2019 has been a rough year for the wallets of most gamers. The onslaught of huge releases has already ravaged our bank accounts and we’re only half-way through the year! As we look ahead to the line-up of releases still to come in 2019, one game stands out in particular – one that, for our money (or at least what’s left of it), looks poised to steal the Game of the Year crown – and that game is Control (2019). Here are five reasons why:
Developer Remedy Entertainment has become synonymous with ambition. Starting from the most humble of beginnings, the team created their first game Death Rally (1996) from the basement of one its members before expanding and gaining acclaim for their work on Max Payne (2001).
From there, the developer took a considerable risk, branching out and carving its own niche with new IP Alan Wake (2010) – a ground-breaking action-thriller that introduced TV series-like story-telling to video games and received rave reviews, becoming one of the most influential and revered titles in the Xbox 360‘s expansive library. In 2016, Remedy Entertainment built on the success of Alan Wake with the release of Quantum Break, another innovative title praised for its presentation, action and story-telling.
From what we’ve seen so far, Control contains the best elements from its predecessors – manic gameplay, innovative story-telling and breath-taking presentation – and takes them to the next level, acting as the culmination of all the knowledge and experience that the developers have garnered with each past success. Over the last two decades, brick by brick, Remedy Entertainment has been building an empire and Control looks set to be its greatest conquest to date.
Remedy Entertainment’s history of creating strong, layered lead characters means that hopes are high for the journey awaiting Control’s protagonist Jesse Faden. The game’s story centres around Jesse’s arrival at the Federal Bureau of Control (FBC) – a government agency tasked with managing supernatural phenomena – to seek answers about the mysterious powers that Jesse has tried to manage for most of her life, and the bureau’s ensuing subjugation by otherworldly creatures The Hiss. As the newly ‘appointed’ Director of the FBC, Jesse must use her own supernatural powers, along with her shape-shifting Service Weapon, to try and combat the hiss and return the bureau to normality.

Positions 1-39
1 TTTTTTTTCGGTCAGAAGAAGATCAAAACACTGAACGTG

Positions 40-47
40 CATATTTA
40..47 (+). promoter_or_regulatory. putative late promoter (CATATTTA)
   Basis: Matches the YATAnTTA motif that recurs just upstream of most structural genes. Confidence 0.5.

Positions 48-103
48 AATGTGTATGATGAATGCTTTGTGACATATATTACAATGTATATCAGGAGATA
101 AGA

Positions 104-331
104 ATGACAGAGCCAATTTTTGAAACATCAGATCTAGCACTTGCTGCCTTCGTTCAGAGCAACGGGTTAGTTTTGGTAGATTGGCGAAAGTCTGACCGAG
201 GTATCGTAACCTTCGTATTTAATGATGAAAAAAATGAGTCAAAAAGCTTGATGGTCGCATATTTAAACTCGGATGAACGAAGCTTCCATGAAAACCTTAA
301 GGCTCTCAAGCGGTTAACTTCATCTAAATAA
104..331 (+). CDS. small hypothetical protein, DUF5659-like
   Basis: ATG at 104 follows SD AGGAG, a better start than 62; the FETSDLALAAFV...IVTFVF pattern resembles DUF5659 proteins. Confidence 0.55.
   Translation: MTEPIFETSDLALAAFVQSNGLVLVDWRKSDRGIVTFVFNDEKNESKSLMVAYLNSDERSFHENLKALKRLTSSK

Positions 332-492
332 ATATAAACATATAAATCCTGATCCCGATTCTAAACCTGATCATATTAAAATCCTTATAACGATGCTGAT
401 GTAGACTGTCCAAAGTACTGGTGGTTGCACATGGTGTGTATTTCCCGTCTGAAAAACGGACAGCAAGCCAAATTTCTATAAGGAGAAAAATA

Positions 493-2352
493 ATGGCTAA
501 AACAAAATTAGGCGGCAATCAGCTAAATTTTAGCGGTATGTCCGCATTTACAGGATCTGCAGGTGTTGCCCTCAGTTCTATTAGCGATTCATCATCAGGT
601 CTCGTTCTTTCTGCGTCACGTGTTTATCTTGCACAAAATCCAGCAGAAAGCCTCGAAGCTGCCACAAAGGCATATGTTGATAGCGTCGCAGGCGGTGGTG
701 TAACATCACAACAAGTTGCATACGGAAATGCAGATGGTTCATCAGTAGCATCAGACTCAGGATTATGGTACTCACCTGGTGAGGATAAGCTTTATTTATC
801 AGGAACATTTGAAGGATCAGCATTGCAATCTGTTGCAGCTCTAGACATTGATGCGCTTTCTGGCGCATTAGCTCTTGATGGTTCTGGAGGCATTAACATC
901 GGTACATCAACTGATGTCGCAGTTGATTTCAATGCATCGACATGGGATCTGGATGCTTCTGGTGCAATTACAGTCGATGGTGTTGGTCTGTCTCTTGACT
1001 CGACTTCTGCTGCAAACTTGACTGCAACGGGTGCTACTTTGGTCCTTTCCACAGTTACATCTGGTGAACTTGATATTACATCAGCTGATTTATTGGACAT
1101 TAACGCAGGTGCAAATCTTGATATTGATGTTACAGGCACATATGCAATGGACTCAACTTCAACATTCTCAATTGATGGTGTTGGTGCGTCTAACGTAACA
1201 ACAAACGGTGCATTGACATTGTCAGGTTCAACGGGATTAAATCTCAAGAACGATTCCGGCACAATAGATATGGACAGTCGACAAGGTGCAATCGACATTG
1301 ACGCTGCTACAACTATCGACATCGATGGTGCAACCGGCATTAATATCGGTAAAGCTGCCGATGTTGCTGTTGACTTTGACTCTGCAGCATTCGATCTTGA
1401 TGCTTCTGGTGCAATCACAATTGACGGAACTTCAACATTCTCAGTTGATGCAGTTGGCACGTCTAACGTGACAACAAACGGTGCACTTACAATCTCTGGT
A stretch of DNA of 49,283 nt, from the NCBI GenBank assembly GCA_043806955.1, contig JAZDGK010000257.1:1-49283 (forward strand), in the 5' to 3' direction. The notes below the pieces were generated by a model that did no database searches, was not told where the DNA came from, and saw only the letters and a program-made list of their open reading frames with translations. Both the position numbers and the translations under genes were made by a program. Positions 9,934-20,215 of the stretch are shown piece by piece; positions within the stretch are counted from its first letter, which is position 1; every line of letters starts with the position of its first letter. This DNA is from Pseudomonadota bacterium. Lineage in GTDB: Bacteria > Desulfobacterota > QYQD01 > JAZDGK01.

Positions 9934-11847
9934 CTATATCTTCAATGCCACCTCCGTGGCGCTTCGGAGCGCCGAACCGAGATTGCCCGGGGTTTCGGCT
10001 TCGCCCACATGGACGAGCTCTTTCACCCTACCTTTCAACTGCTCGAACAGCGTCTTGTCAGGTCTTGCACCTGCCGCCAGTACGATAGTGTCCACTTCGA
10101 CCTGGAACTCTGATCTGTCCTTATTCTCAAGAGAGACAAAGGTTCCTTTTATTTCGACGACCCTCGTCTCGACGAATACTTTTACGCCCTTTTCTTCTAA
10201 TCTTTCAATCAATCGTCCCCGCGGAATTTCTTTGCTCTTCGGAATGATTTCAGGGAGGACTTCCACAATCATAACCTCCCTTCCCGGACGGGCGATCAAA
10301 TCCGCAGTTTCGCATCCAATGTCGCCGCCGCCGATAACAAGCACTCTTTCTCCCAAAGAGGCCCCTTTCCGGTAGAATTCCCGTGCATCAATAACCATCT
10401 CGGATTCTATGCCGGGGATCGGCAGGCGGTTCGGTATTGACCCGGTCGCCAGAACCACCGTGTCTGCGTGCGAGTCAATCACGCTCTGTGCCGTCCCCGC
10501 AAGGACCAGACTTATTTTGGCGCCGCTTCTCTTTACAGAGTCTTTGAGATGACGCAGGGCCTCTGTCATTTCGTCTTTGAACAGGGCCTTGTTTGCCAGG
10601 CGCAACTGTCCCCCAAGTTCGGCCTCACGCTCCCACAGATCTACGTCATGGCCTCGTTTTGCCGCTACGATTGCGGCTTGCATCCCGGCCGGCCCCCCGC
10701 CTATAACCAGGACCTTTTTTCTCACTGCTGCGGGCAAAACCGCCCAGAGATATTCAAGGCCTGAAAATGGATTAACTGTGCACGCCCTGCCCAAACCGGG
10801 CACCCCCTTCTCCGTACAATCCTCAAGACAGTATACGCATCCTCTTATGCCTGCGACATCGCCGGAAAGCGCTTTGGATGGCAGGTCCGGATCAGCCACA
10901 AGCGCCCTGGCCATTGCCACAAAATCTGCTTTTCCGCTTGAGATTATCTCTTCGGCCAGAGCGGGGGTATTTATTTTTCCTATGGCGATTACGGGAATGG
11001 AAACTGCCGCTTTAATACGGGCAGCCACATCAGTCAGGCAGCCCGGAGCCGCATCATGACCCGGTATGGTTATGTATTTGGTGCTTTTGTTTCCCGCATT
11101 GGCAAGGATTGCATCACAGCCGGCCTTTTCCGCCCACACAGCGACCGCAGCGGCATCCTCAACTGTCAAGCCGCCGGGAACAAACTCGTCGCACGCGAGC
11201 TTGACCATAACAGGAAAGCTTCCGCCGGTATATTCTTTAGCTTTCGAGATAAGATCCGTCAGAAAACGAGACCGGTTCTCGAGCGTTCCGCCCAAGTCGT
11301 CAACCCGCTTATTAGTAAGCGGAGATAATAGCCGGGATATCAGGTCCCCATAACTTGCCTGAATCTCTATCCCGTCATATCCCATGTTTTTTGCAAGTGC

With so many questions posed about Jesse’s past, the fluctuating world she occupies, the timing of the arrival of The Hiss and the reasons that she was chosen to be the FBC’s last line of defense, she has already become one of the most intriguing characters in gaming’s foreseeable future. Combine this with the studio’s story-telling pedigree and you can almost guarantee that Jesse’s journey is going to be a can’t-miss.
It’s often said that a setting is ‘almost a character in itself’, and there are few truer examples of this than Control. The FBC’s headquarters ‘The Oldest House’ are contaminated by the unseen presence controlling The Hiss and, due to the warped reality and supernatural presence, The Oldest House has become an ever-alternating spiral of unpredictability.
The convergence of a mundane big-city office building and erratic reality-swapping wonder means the game’s setting stand apart as something truly unique that ensures surprise and uncertainty throughout. And that’s such an important factor in video games, unpredictability can mean the difference between an event being a nice little part of the game that’s soon forgotten or something that catches you so off-guard that it bolsters its impact and sticks with you for long after.
Video games offer a unique brand of escapism, an experience so immersive that it can give players a feeling of power that isn’t possible in reality. As such, there is something supremely satisfying about any game that offers a player superhuman, god-like powers and gives licence for their imagination run wild. This is exactly what Control’s gameplay boasts, reminiscent of the later stages of Star Wars: The Force Unleashed (2008), players stand in a playground of carnage and are free to wreak havoc.
Jesse Faden’s use of telekinesis, levitation, mind control and adaptable weaponry paired with the player’s imagination is the stuff of nightmares for The Hiss, but a dream come true for gamers who look for fun, varied gameplay and an invitation to create beautiful, controlled chaos.
Control utilises the beloved Metroidvania structure for level exploration, but breathes new life into the format, taking something created in less complex, 2D titles and giving it new purpose. The freedom inherent in a non-linear structure can sometimes lead players to unforeseen and undesirable situations that make it difficult to get back on the right track, but Remedy Entertainment has innovated a way to counteract this with the Encounter Director system which tailors enemy encounters in line with factors linked to Jesse’s progress to try to ensure that the game doesn’t become unfair or overwhelming.
What this means for players is a more balanced, tailored adventure that can provide a variety of different gaming experiences. This is another example of the developer taking something strong and well established and strengthening it with new ideas to create something exciting, original and potentially revolutionary.